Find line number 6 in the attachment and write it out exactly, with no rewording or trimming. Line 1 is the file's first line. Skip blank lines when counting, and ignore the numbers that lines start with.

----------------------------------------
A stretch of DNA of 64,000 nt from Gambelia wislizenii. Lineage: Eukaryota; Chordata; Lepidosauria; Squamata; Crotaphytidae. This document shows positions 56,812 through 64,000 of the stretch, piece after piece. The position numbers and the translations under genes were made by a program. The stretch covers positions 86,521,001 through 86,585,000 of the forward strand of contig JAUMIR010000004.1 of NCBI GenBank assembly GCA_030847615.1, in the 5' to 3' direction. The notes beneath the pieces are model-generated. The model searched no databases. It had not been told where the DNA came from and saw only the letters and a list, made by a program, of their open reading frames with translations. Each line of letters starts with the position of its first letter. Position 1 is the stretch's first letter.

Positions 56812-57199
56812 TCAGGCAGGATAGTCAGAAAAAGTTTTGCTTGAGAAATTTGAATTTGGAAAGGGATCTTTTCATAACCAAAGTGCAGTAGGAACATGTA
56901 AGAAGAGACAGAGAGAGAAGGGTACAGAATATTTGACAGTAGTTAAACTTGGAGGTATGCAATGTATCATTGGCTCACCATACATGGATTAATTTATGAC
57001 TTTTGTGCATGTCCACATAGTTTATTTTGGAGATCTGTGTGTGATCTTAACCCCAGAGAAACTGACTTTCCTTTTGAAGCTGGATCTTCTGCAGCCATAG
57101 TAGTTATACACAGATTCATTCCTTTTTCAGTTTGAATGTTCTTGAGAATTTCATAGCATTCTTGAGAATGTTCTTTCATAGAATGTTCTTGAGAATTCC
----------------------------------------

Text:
57101 TAGTTATACACAGATTCATTCCTTTTTCAGTTTGAATGTTCTTGAGAATTTCATAGCATTCTTGAGAATGTTCTTTCATAGAATGTTCTTGAGAATTCC